The only realistic answer to the question--"When will your manuscript be finished?"--is when I master the material rather than it mastering me. The sooner, the better--but not until it is ready.

Monday, July 20, 2015

Bald Barbie Doll


My wife Susan wrote Mattel Consumer Services last January suggesting that their company produce a bald Barbie doll for young cancer patients. We were quite moved by Mattel's response and want to share this rare look into Mattel's corporate heart.
 
From: Mattel Consumer Services [mailto:MattelConsumerService@Mattel.com] Sent: Thursday, January 15, 2015 12:08 PM To: [address omitted] Subject: In Reference to Case Number: 23107550 
  
Hi Susan,

We are honored that you believe that Barbie could be the face of such an important cause. Mattel appreciates and respects the passion that has been
built up for the request for a bald Barbie doll.  

Play is vital for children, especially during difficult times.We are pleased to say that in 2013 we produced a fashion doll, Ella friend of Barbie,and she included wigs, hats, scarves and other fashion accessories to provide girls with a traditional fashion play experience.For those girls
who choose, the wigs and head coverings can be interchanged or completely removed.

We will work with our longstanding partner, the Children's Hospital Association,to donate and distribute the dolls exclusively to children's
hospitals directly reaching girls who are most affected by hair loss. A limited number of dolls and monetary donations will also be made to CureSearch for Children's Cancer and the National Alopecia Areata Foundation.

Through a thoughtful approach, we made the decision not to sell these dolls at retail stores, but rather get the dolls directly into the hands of children who can most benefit from the unique play experience, demonstrating Mattel's ongoing commitment to encourage play as respite for children in the hospital and to bring joy to children who need it most.
We appreciate the conversation around this issue, and thank you for contacting us to provide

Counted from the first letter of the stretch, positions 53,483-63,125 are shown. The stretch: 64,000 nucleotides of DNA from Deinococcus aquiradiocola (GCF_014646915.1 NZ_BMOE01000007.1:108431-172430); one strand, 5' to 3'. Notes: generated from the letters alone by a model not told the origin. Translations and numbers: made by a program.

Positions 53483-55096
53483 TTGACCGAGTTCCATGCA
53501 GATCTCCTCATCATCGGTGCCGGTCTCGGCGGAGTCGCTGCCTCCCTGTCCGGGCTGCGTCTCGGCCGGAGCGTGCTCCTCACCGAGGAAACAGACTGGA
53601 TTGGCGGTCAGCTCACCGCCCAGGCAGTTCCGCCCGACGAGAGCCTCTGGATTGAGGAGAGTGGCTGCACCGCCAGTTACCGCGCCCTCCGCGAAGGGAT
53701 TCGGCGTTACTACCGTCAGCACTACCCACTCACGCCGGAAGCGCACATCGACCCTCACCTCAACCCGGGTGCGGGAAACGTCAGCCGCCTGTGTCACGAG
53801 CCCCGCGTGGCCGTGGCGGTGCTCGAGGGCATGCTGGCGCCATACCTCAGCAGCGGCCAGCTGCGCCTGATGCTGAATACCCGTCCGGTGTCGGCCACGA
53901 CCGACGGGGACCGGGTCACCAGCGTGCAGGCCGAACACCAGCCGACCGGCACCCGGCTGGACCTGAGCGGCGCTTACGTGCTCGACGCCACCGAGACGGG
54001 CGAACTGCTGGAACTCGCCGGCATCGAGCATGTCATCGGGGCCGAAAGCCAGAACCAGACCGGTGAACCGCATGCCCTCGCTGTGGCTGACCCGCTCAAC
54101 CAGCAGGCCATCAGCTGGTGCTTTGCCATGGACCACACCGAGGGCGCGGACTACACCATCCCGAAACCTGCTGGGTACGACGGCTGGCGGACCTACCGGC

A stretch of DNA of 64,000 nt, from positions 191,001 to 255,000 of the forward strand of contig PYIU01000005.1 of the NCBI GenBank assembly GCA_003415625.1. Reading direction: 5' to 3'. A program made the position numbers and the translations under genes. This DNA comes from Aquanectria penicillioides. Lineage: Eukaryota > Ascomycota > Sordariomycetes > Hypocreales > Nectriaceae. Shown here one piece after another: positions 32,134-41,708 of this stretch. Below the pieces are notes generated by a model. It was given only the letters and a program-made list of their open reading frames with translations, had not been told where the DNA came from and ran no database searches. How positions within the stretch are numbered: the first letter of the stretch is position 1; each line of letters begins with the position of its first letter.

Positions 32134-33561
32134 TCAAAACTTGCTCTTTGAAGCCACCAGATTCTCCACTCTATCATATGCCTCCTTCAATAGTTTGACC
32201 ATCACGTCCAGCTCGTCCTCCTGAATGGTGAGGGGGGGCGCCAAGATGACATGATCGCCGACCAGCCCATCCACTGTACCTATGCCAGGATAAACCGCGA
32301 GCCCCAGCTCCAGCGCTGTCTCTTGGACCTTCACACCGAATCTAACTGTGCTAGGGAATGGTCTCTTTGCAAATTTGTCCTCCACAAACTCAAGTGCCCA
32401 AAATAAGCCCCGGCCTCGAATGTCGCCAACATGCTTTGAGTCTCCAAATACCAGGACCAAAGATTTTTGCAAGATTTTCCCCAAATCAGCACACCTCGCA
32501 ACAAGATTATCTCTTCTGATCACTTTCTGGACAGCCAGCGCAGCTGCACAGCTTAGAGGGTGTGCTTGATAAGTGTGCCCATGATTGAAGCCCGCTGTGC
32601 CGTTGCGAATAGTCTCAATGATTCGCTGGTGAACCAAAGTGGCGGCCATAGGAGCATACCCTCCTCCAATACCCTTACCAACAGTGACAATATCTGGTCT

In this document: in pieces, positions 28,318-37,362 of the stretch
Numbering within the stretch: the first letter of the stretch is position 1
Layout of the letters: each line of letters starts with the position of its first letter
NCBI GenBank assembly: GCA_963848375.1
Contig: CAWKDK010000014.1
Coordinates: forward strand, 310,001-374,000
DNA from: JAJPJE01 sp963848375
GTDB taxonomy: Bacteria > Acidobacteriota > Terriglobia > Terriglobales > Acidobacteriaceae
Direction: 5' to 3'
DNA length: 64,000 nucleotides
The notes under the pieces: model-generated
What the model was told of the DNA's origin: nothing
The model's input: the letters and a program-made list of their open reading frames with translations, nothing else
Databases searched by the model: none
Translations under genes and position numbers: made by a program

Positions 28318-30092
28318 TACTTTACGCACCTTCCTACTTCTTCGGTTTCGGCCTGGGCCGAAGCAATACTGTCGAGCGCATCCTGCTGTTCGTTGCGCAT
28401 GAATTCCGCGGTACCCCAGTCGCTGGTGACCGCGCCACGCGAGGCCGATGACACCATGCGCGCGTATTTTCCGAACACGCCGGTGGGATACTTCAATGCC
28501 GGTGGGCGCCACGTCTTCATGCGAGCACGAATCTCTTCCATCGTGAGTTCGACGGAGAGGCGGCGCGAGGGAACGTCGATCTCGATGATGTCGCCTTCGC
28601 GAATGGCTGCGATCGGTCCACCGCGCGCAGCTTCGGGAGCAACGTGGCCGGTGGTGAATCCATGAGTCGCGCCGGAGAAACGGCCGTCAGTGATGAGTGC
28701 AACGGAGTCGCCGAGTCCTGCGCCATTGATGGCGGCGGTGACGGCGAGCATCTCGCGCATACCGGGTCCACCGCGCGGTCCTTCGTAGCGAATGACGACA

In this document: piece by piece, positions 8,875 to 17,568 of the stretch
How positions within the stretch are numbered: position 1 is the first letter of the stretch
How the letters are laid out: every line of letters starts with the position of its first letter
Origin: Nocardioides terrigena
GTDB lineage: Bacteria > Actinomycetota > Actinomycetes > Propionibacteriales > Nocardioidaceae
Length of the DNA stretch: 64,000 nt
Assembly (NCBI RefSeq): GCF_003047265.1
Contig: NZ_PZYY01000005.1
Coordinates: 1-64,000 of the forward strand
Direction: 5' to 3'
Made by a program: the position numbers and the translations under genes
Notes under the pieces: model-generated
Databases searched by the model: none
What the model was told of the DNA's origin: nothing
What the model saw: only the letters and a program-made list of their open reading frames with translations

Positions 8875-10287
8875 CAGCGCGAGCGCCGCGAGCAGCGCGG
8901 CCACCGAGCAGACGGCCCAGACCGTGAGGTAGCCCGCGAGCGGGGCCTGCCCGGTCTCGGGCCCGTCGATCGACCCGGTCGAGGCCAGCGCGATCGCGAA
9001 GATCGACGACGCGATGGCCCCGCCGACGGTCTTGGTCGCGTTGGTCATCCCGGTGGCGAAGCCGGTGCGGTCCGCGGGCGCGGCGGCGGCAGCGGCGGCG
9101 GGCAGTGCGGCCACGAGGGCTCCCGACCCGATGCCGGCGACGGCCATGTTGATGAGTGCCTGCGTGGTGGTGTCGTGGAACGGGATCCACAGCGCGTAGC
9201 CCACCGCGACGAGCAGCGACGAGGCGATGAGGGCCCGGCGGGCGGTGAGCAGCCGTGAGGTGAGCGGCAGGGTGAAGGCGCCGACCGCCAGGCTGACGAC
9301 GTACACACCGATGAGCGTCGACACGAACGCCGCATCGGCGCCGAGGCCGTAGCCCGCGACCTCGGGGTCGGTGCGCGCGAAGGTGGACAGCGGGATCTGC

your feedback!

Thanks,

Sally
Consumer Services Associate



Links to:
The Children's Hospital Association - https://www.childrenshospitals.org/
Curesearch for Children's Cancer - http://curesearch.org/
National Alopecia Areata Foundation - https://www.naaf.org/

Saturday, July 11, 2015

The Old Globe Theatre Celebrating Eighty Years in San Diego

Conrad Prebys Theater Centre

San Diego's Old Globe Theater was originally built in 1935 as part of the California Pacific International Exposition in Balboa Park. The building was saved from the wrecking ball in 1937 by a local community theater group for $10,000. The restoration of the theater was a labor of love for the volunteers who worked and performed there until the outbreak of World War II.

During the war years--and for several years afterward--the Globe's stage was dark, except for USO shows broadcast nationally and overseas on Armed Services Radio for the troops. It was not until 1949 that the Old Globe re-instituted its annual Shakespeare Festival with a production of Twelfth Night.

The Old Globe began hiring professional Equity Actors in1959 attracting top talent like Christopher Walken, Michael Learned, Christine Ebersole, Robert Foxwood, Christopher Reeve, and David Ogden Stiers to name only a few. The roll call of fine actors who have graced the Old Globe's stage reads like a Who's Who of American actors.


Arson fire destroyed the Old Globe building on March 8th, 1978. The loss of their beloved theater hit the San Diego community hard. But the show must go on! The play running at the time was relocated downtown to the Spreckle's Theater--so it could complete its run. An outdoor structure was quickly built on an adjacent canyon hillside which was ready for the Old Globe's Summer Shakespeare Festival several months later.

The San Diego community rose to the call to rebuild the Old Globe. Fundraising events were held throughout San Diego ranging from blind auctions to Jazzercise marathons. Combined with business support and private endowment funding, the Old Globe was reborn in 1982. The state-of-the-art modern theater opened with a production of Shakespeare's As You Like It

Two years later, the temporary outdoor Festival Stage also fell victim to arson. It was immediately replaced with the 612 seat Lowell Davies Festival Theatre in 1985.

The Festival Stage
Today, the Conrad Prebys Theatre Centre includes the Old Globe Theatre, a proscenium arch stage; the Sheryl and Harvey White Theater, a theater-in-the-round stage; and the Lowell Davies Festival Theatre, an outdoor amphitheater stage.

Built adjacent to the Old Globe are the box office, gift shop, administrative offices, and rehearsal halls. Lady Caroline's Pub lies between the White and the Festival theaters and helps frame the plaza welcoming a quarter of a million patrons to the complex annually.

In addition to Shakespeare's plays, the Old Globe produces a broad array of modern, classic, and original works. Fifteen plays hit the Globe's boards every year. Several of their debut productions have gone to Broadway winning Tony Awards. What began as a community theatrical enterprise has become a top-rated, nationally respected regional theater.


Preview scenes from this summer's 2015 Old Globe musical production of Kiss Me. Kate.